At first we thought this was a new Black Eyed Peas video, but then we watched from the beginning and realized that it’s actually an attempt to convince you that you should not copy that. Our favorite bit starts at the 2:24 mark, when the little girl’s criminal activity leads to government agents bashing down the door to her house and attacking her poor mama.
A Boston jury yesterday ruled that file sharer Joel Tenenbaum would have to pay the Recording Industry of America $675,000 for sharing 30 copyrighted songs. The hefty award was all the more surprising because Tenenbaum was represented by a crack team of legal eagles from Harvard’s law school. The trial didn’t unfold nearly the way they planned…
Yo ho ho and a bottle of illegally downloaded Paul Blart: Mall Cop. A Futuresource Consulting survey says 10 percent of the people it spoke to in the United States and Europe have watched illegally downloaded movies.
Let’s start with an explanation of why there’s an Arizona Cardinals jet pictured in a story about a new DVD player: Because the Cardinals’ out-of-nowhere NFC championship earlier this year has so far only been matched in miraculousness by one other development — the advent of Facet, a DVD player that lets you save movies to an internal hard drive.
Update: It turns out the special chips used in the headphone controls of the third generation Shuffle don’t contain any DRM after all, so any attempts at reverse-engineering won’t bring on the wrath of the DMCA.
One of the bloggers at BoingBoing attempted to install World of Warcraft on his Ubuntu Linux laptop, but first he had to agree to… something. Full picture inside.
Phil found out that you don’t order DVDs from websites that look like this, or that offer sets that aren’t for sale elsehwere. Now his wife is the proud owner of some homemade discs with low-quality TV footage of the series and a “TBS” bug in the corner.
Once again, Hot Topic is selling someone else’s art as original work. The mallternative retail chain purchased the supposedly original design from Newbreed Girl, which has its own history of ripping off designs.
The Wall Street Journal and Ars Technica are reporting that the RIAA has announced a fairly dramatic change in its strategy to fight piracy.
Emily bought a very “high quality” pirated copy of Windows from an Amazon seller and didn’t realize that anything was amiss for an entire year.
Last week, Walmart sent out emails to its online music store customers letting them know that on October 9th, 2008, they will no longer be able to play any DRM-crippled tracks. Unlike Yahoo, which did the right thing by offering free replacement downloads of unprotected songs when they killed their DRM program, Walmart simply brags about its new unlicensed model and tells you to burn your protected tracks to CD if you really want to listen to them in the future. Good job, Walmart, there goes another betrayed consumer into the welcoming arms of digital piracy. And another. And another…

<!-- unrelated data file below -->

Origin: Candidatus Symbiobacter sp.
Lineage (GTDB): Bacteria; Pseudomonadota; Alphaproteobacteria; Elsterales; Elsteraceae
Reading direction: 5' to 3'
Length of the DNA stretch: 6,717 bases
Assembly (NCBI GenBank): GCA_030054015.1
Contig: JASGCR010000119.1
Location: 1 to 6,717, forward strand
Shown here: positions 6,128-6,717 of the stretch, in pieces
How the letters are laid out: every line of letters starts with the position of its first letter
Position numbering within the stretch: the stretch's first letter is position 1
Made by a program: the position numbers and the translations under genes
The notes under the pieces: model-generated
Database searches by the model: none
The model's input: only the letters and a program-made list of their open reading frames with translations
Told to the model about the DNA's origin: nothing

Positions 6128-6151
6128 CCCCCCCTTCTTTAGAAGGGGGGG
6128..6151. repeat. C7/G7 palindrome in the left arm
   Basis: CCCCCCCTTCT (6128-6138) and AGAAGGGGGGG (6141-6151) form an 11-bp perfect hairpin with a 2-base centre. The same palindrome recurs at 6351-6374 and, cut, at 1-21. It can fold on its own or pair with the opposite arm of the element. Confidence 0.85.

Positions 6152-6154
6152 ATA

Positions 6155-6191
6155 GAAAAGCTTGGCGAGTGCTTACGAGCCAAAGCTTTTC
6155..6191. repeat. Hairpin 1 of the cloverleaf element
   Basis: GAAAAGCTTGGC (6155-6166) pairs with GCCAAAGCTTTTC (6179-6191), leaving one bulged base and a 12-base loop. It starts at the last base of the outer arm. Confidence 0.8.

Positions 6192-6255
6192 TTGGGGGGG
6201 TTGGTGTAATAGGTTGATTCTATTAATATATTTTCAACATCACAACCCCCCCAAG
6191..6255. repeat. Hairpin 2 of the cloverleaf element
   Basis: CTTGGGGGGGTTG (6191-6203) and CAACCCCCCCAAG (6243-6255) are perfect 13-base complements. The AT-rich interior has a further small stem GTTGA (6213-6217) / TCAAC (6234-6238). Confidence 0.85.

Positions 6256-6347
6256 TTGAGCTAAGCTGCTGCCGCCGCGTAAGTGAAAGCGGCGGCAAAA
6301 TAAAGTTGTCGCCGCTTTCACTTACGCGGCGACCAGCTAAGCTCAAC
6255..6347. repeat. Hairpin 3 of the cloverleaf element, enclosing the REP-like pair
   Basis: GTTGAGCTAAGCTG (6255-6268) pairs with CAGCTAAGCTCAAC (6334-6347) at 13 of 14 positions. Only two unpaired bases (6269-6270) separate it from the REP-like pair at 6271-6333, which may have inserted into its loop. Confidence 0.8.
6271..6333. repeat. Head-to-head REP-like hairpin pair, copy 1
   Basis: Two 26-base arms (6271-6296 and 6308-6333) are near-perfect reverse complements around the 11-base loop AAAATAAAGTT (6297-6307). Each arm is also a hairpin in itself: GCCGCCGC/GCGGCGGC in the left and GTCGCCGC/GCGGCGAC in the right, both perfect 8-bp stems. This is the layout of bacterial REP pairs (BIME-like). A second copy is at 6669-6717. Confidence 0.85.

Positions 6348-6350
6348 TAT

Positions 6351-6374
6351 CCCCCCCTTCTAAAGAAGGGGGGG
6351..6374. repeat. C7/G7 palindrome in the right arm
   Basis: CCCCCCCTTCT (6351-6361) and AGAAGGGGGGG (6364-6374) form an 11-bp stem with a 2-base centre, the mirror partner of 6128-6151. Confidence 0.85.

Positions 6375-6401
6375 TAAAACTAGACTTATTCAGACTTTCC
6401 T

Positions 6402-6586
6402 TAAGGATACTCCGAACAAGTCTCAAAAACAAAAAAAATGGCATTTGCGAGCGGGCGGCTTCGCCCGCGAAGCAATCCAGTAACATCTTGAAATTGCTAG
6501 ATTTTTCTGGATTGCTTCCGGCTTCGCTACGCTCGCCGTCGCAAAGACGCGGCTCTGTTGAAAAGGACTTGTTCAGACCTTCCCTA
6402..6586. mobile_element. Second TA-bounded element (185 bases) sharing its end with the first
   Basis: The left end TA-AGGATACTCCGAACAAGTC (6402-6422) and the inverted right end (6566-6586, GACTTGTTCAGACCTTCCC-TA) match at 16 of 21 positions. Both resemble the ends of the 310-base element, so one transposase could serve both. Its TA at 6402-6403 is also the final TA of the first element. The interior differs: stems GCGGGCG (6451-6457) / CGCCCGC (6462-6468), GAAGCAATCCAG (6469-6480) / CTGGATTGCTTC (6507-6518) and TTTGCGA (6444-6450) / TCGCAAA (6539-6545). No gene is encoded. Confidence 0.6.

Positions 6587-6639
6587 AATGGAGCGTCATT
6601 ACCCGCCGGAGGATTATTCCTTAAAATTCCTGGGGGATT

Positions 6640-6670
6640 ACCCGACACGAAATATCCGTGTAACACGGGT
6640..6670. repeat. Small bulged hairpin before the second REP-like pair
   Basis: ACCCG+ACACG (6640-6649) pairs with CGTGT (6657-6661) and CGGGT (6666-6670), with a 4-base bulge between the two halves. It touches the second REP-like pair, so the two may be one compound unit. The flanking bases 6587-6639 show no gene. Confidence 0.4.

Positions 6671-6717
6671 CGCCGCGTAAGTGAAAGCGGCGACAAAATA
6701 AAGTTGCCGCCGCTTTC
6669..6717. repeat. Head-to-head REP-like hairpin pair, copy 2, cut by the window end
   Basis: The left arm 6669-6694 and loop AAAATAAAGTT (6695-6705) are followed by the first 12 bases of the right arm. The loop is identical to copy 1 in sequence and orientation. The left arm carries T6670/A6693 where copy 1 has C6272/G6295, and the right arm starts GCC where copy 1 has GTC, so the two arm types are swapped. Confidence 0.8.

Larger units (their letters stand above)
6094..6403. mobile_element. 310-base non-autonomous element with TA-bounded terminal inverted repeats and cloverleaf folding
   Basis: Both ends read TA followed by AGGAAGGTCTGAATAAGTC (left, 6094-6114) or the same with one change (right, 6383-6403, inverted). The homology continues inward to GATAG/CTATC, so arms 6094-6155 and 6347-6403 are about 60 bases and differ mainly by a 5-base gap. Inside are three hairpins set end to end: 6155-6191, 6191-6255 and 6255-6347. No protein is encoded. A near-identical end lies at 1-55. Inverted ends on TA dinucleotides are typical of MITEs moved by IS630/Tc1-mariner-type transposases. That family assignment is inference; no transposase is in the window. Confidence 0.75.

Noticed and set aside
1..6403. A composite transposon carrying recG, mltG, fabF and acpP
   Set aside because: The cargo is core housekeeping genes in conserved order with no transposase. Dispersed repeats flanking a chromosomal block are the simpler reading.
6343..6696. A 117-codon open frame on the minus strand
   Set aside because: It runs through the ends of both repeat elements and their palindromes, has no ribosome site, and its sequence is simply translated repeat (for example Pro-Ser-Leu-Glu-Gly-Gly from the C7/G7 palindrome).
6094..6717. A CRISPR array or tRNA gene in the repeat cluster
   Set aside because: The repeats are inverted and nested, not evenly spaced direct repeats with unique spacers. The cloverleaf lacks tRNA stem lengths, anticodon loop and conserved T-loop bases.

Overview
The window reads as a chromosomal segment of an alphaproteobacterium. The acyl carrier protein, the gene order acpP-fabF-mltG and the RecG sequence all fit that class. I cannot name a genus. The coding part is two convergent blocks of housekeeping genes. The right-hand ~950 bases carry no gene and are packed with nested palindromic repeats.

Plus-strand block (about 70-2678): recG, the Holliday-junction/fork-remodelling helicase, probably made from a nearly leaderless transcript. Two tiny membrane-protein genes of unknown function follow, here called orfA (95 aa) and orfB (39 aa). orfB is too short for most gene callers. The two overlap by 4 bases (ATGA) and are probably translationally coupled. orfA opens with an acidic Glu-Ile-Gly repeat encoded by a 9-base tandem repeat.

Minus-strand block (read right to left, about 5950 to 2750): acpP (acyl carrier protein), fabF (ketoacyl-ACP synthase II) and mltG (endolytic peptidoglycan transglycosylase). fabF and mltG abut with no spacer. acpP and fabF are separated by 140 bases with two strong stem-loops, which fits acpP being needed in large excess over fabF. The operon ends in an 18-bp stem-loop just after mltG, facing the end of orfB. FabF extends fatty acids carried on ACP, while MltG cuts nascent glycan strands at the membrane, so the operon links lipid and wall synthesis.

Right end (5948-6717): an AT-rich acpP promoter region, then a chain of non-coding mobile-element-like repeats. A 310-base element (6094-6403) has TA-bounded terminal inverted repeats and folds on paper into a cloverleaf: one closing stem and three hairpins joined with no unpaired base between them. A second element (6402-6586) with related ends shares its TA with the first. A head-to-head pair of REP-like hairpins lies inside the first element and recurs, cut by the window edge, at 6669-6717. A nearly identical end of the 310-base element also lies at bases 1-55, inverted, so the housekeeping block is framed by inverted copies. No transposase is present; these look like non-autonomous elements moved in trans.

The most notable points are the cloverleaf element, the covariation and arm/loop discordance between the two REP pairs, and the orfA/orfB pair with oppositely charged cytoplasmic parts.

When Yahoo announced last week that they were turning off their DRM-restricted music store store in September, thereby abandoning customers with songs that would no longer play, people were understantably angry. At the time, Yahoo suggested you burn the songs to CD while you still can, then re-rip them into unprotected MP3 files—but that was a lousy solution that took time and money, and resulted in lower-quality audio files. Now they’ve come back with a proper solution that seems to more than make up for the trouble—especially if we can believe what their spokesperson told the LA Times.
If you were still somehow unconvinced that the RIAA’s legal strategy is “be sleazy, intimidate, then profit,” their latest legal maneuvering might finally convince you. Next week, a judge was to decide whether their case against a New York family should be thrown out—the family’s lawyer, RIAA critic Ray Beckerman, argued “that if the RIAA can’t prove anybody downloaded the music from an open share folder, then the case would have to be dismissed.”
Although it won’t affect other cases, the RIAA was handed a small smackdown this week when a U.S. district judge rejected their request for a summary judgement, and ruled that putting song files in a shared directory was not enough proof that infringement had occurred.
When Dean recorded HBO’s new Tom Hanks-produced miniseries “John Adams”—which is not a pay-per-view or on-demand program—he was surprised to see it was flagged by Tivo’s Macrovision software, which controls how many times you may watch a program and how long you can store it before it’s automatically deleted. Now the question is, was this a mistake on the part of HBO or Dean’s cable provider Comcast? Or—considering HBO’s infamous anti-consumer stance on time-shifted programming—is it the beginning of a sneaky “back-door” approach to locking down all their content, something Tivo’s own people said would probably not happen when they added Macrovision to their recorders in 2004?